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  • Posts

    • I'm not sure this is correct. I would recommend reviewing Rule 16.1b. Your relief area has to be in the general area.
    • I hope these are a little better, I will have to the face on angle on the course sometime the bays around me are far to small and the camera would be so close, Even on these one's the down line angle was the farthest away I could possible have.  Comparing my game from now to my original post I'd say my ball striking has been a lot better in terms of consistency. I'm never too far offline and I'm pretty short in terms of distance. Driver I'm probably averaging around 210ish but can squeeze it out 240ish if I get everything right.         
    • The issue is when this happens in a formal competition. Hard to protect the field by calling it for a single brief phrase.  I did call advice in a tournament a few weeks ago when one player helped the other make a 10 foot putt on the first hole. Afterwards the advice-giver checked with the committee and added two strokes to his score. The player who accepted the advice and made the putt did not.  
    • They know it's embedded because they saw it land and then cannot find it and the ground is soft. See USGA Embedded Ball FAQ.  Yes, if the ball is "known or virtually certain" lost in an abnormal course condition such as temporary water, then there is free relief referencing the point that the ball entered the abnormal course condition. However, soft ground is not temporary water. Water has to be visible.   Yes, they say, "leave it there, it might help". Maybe this one is not as difficult to call as other examples though.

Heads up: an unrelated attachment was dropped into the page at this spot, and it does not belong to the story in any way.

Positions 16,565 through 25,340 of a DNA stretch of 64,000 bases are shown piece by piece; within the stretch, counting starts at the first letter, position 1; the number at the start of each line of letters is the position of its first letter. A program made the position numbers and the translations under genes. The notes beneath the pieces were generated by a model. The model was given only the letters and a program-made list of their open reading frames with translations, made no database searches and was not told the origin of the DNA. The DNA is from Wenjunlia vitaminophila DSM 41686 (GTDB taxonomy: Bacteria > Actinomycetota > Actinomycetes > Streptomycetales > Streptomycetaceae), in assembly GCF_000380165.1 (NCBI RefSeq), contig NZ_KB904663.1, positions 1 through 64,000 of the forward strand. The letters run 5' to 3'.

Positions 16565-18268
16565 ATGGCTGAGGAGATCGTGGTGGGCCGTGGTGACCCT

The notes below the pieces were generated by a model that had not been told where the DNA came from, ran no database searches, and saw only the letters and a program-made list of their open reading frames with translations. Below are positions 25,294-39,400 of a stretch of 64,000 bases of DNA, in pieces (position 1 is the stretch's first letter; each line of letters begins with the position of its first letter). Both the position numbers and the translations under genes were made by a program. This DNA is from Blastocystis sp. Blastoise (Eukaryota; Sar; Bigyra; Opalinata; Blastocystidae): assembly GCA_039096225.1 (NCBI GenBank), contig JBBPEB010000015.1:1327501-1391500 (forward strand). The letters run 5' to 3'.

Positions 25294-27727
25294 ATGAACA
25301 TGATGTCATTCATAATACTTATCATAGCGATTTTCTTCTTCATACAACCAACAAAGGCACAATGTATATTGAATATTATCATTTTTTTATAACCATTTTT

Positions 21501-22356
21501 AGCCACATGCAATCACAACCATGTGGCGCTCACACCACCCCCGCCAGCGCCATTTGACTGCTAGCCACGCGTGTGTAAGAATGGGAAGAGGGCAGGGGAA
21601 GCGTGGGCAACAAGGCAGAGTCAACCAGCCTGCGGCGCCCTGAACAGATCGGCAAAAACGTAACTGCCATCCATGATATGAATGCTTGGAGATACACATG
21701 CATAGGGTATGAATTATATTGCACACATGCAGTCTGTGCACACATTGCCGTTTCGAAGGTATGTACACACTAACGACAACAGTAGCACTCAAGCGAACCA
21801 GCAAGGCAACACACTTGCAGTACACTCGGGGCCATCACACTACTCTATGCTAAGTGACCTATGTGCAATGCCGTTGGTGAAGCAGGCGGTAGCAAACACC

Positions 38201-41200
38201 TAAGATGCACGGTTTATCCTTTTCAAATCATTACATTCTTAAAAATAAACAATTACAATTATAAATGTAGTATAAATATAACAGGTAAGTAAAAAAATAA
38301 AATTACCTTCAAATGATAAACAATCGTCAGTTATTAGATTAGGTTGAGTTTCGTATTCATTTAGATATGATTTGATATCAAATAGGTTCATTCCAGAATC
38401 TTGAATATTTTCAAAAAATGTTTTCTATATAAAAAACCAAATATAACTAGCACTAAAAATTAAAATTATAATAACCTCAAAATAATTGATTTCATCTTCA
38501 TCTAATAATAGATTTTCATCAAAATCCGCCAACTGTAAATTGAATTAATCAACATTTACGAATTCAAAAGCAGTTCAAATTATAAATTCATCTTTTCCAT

• Thanks for the welcome. I'm figuring out the kid stuff. My kids are 6th grade and 3rd grade. I bought them a set of top flight clubs to share for now, but my 6th grader is really on the high end of height for the clubs, and I'm going to need a 2nd set. So my youngest one is all set for now, I just need to do some figuring on the oldest one.    As far as actually playing with them, I've got to get that figured out as well, and I'm interested to hear about others' experiences. We have a par 3 course nearby, and that's a good start.  Thus far, I've let them hit a shot off the tee, and then I ask them to take their ball up to the green. I've only had them out twice so far, and they had a blast, so it is something they seem to want to continue doing. Thanks Denny. This seems like a cool place. Yeah, I agree that club technology, especially for irons, hasn't changed that much in recent times. My biggest objection to my clubs is that as the offset gets bigger as I get to the 3 iron, it takes what is usually a mild draw and turns it into a much more pronounced draw bordering on a hook with the longest irons.
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